This week’s YouGov poll for the Sunday Times is up here, topline figures are CON 32%, LAB 38%, LDEM 10%, UKIP 13% – in line with the average YouGov Labour lead of six points or so. The rest of the poll was very much August fare (when a poll comes along with a big chunk of questions on whether TV presenters should have beards you know you are deep in silly season), though there were some repeats of YouGov’s semi-regular questions on how Ed Miliband is doing as Labour leader. As usual they are not very complementary.

I’ve written about the strange anomaly of Ed Miliband’s poor ratings several times (normally voting intention and best PM are far more closely correlated, and being ahead in voting intention tends to be accompanied with an opposition leader having more positive ratings. The sharp contrast between Ed Miliband’s poor personal ratings and Labour’s long-term lead in voting intention is unusual). I see how it resolves itself is one of the great unanswered questions of the next general election – whether Labour continue to do well despite Miliband’s poor ratings (as the Conservatives did despite Thatcher’s poor ratings in 1979), or whether the negative perceptions of Miliband weigh more heavily on the public as we get closer to a general election and a choice between who they want to form the next government, and Labour support is consequently dragged down. We cannot tell.

What we can tell is that perceptions of Miliband seem to be heading in the wrong direction. Today’s YouGov poll has the proportion of people thinking he is a weak leader up to 51% (from 47% in July and 37% last September), the percent thinking he is not up to the job of Prime Minister is up to 62%, from 57% in July, 51% in May. Whether this actually matters or not is a different question – personally I find the evidence of repeated British Election Studies that perceptions of the party leader are an important factor driving voting intention compelling… but that doesn’t mean that they can’t be outweighed by other factors that are presumably responsible for Labour having been in the lead now for over 18 months.

471 Responses to “YouGov/Sunday Times – CON 32, LAB 38, LD 10, UKIP 13”

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  1. @ RiN, Martyn and Colin

    The debate between Kaldor and Friedman in two issues (Kaldor’s article, Friedman’s response and Kaldor’s repost) of the Lloyd Economic Review in the 1970s covered your debate. RiN’s position is very much like Kaldor’s and it’s closer to the reality (Friedman had a purely ideological stance). The style of the response and response to the response is fantastic. Such a style today would disqualify any article.

  2. @ Amber

    Yes, it is a municipal, conscription and reservist army. But the officer corps are based on class in the reservist army.

    As one of my ex colleagues said (true upper class Trot) – a revolution in the UK would have to rely on public schools (cadets) to handle weapons which is not very promising.

  3. @ Colin

    No, I have in mind the ability of shareholders to limit their loss to their equity regardless of how badly the industry sector performs. They can sprinkle their assets around, to spread their risk.

    How can car workers similarly spread their risk & limit their losses? They have only one working life. How can they spread their risk?

  4. Laszlo

    That’s nice to know, cos that was entirely my own thinking and I was dreading having to argue my position without haveing quotable academic backing

  5. @PeterCairns – ” …this is the point they need to lance the boil.”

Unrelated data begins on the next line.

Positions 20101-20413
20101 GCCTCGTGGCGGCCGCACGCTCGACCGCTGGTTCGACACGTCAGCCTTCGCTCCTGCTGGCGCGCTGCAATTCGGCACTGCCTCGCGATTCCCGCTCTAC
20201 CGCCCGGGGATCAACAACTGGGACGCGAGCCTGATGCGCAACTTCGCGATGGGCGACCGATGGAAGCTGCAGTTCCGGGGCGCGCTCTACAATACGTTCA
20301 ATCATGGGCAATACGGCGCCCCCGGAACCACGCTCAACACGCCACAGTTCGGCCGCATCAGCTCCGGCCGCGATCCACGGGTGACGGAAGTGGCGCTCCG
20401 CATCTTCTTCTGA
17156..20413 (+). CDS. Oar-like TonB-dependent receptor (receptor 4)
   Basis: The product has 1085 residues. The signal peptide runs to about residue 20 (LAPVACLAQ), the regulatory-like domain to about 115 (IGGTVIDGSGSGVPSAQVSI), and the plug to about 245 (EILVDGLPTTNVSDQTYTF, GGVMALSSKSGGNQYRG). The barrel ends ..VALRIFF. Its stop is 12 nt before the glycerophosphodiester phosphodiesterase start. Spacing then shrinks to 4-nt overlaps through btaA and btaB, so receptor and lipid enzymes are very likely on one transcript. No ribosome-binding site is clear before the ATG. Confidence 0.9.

Ed (who turned down the chance to appear on the Today programme this morning) is probably still hard at work on his conference speech (and reshuffle). Others will no doubt correct me if I’m wrong, but bar him deciding to stand down, the only way to “dump him” would be if 50+ MPs put their names to an alternative candidate in advance of the annual conference.

    When it comes to major themes at the election… at times it seems that a disorderly break up of the Coalition could be on the cards, then the possibility seems to recede again. This week there was a signal that Con/LD leaderships are preparing mutually negotiable manifestoes… but it seems MPs and members (crucially in the case of LDs) are not keen on any repeat performance.


    THis is from a piece in Forbes , back in April 2013.

    “Among the 50 largest cities in the United States, Detroit has the highest property taxes. The city has a home property tax of 3.3%, a commercial property tax of 4.1% and an apartment property tax of 4.2%. Residents pay as much to the city as they pay interest on their mortgages.

    Detroit has a corporate income tax of 2% and a personal income tax of 2.4%. A small corporation with as little as $1 million in revenue would owe Detroit an extra $20,000, pay an extra $24,000 personally or perhaps even both. Detroit even taxes nonresidents who work within the city. These are city income taxes piled on top of the Michigan state income tax rate of 5%. No wonder businesses were leaving Detroit.”

  7. @ RiN

    I didn’t mean it like this, I hope you know it. Only wanted to say that I he debate has been around for some time, only it’s forgotten. Actually some of it was already in the debate between the banking school and currency school in the 1840s, though it was gold standard.

    And I think your argument is right. The example Kaldor gives is that just before Christmas the government wants to reduce money supply and allows people to take money only at one place in the country and only £5. The economy (through debt as you said) would create an alternative monetary system.

    Central Banks do not control monetary base, only influence it (and not much).

  8. In a way regardless of who you think made the mistakes Detroit fits in well with the US political philosophy.

    In a free market cities should be just like companies or private hospitals competing in a free market.

    Some adapt and change better than others, some prosper some fail.
    The cause of the change they need to adapt too isn’t always their fault and can sometimes be just to big and two fast.

    I’d hardly blame the dinosaurs for the Asteroid that wiped them out. I am not maounting a defence of Detroit just making a general point that letting a city fail like a bank is in line with US philosophy of light touch.

    As to when to intervene, if at all, that depends on whether you think the pain spreads to far and will cause ripples and needs to be contained. Do you rescue the badly managed company for the sake of the workers or bail out the bank to protect the pensioners savings.